Thursday, February 22, 2024

Retail sales improve in ‘up and down’ January

Australian retail sales increased 6.4% in January compared to the same time last year, and increased 17.7% compared to January 2020, according to figures released by the Australian Bureau of Statistics.

Western Australia led the states, with sales up 8.3% compared to January last year. This was closely followed by Victoria (up 8.2%) and Queensland (up 5.8%).

Sales increased across the different categories of retail apart from department stores, which decreased 3.6% in January compared to the same month last year. Clothing, footwear and personal accessories continues to recover well, with sales up 7% followed by cafes, restaurants and takeaway food which increased 6.2%.

Australian Retailers Association CEO Paul Zahra says January was an up and down month for retailers with Omicron impacting staff and supply chains, but sales overall have held up well.

“Retailers have been resilient throughout the pandemic, and despite all the disruption from Omicron, it’s pleasing to see an increase in sales given the difficult trading conditions for many businesses in January,” he says.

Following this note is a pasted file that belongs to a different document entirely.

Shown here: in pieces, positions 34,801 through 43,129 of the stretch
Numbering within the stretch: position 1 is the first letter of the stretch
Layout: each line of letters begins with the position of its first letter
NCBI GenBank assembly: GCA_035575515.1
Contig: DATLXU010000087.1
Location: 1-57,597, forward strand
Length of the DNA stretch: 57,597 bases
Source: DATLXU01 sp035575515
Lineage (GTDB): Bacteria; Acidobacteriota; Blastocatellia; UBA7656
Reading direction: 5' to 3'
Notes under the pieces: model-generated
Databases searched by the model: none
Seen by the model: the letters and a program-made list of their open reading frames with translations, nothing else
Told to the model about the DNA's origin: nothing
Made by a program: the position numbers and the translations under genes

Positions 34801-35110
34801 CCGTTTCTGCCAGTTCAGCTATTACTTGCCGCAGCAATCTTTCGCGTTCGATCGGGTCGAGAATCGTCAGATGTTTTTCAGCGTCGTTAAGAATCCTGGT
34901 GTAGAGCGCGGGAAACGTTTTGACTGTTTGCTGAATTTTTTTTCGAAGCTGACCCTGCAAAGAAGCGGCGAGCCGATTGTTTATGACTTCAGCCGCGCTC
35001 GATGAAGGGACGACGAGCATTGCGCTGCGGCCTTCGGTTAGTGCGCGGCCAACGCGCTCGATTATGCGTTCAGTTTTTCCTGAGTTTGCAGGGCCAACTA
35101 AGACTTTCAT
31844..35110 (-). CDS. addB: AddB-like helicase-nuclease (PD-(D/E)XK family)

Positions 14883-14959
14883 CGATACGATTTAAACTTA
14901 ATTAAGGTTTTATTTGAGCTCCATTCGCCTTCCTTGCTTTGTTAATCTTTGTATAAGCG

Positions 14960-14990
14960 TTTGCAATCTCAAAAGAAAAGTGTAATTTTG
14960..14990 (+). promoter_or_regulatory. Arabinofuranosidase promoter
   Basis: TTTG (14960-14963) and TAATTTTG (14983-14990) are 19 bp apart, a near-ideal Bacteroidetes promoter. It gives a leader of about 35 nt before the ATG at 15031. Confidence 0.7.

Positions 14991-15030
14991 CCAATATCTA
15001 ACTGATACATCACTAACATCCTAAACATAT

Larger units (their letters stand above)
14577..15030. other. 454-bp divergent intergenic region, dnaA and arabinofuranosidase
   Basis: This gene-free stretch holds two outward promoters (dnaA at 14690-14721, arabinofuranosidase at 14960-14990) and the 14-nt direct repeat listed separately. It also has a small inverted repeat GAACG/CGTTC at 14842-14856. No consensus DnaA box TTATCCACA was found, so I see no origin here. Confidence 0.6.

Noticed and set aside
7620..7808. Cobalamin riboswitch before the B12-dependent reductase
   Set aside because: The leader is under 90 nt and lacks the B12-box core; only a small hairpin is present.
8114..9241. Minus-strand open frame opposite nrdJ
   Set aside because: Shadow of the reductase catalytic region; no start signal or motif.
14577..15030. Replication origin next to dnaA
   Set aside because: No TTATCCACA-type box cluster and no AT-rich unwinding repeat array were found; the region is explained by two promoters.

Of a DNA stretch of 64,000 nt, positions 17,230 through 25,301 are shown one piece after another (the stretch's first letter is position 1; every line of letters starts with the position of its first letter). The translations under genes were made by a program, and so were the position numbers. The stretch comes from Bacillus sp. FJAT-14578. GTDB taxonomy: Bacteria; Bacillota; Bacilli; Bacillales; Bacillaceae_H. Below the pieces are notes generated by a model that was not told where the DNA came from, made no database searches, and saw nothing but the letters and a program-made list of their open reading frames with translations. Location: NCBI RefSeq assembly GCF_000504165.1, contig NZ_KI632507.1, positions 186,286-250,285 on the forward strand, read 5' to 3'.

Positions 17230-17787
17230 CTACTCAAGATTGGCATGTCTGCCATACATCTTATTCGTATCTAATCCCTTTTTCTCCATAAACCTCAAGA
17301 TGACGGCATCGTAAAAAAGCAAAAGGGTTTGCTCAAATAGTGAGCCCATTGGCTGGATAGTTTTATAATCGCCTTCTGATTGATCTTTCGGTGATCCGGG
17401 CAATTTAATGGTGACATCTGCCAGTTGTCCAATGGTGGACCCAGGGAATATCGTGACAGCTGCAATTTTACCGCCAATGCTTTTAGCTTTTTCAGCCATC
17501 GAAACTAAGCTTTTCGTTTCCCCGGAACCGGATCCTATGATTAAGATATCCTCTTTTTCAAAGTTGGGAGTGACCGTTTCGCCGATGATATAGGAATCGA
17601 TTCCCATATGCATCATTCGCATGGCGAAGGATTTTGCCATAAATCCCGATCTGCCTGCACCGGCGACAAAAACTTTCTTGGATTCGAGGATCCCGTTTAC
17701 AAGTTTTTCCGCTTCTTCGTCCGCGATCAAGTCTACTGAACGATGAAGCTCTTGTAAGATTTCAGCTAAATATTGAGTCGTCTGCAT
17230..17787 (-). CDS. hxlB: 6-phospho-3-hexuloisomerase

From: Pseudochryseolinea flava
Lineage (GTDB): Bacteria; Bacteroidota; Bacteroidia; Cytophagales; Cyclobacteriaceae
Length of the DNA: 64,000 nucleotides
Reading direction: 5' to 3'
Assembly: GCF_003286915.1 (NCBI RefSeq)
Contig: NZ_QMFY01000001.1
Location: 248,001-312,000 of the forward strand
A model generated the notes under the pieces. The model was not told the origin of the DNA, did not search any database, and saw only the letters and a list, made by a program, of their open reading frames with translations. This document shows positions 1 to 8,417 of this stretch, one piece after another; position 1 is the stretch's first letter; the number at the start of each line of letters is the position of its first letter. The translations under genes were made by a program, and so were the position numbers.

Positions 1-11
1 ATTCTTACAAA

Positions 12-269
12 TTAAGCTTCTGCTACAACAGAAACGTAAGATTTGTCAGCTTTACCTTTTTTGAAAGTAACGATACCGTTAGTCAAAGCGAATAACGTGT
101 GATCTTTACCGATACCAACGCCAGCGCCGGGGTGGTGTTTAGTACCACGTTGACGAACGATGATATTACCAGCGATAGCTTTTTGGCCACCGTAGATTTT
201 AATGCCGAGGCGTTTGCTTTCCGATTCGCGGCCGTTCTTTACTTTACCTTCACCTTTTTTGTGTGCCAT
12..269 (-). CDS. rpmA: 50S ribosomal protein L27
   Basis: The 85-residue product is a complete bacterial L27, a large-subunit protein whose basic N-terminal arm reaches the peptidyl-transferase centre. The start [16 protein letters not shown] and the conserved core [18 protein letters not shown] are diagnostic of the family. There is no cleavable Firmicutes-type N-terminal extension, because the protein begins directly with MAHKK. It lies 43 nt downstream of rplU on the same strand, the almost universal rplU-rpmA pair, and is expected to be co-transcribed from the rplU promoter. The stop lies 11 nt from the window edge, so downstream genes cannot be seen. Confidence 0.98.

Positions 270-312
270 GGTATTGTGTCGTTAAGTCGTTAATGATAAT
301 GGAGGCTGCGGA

“While businesses were battling ongoing supply chain issues and staff shortages due to the rising Omicron cases, it had little impact on consumer spending and the willingness of people to get out and shop.”

Mr Zahra adds: “We’re now looking forward to our CBD retailers receiving a much-needed boost, in Sydney and Melbourne in particular, where the ‘work from home’ directions have been removed along with the indoor mask mandate. People are now heading back to their offices in our two largest cities, which will significantly improve foot traffic and local businesses will receive a natural uptick in trade as a result.

“However, businesses in south-east Queensland and parts of northern NSW face a difficult road ahead and our thoughts are with the people and businesses that have suffered irreparable damage as a result of the floods. It’s important government support payments flow through to these businesses as quickly as possible so they can begin the clean-up effort as soon as they can and start to rebuild.”

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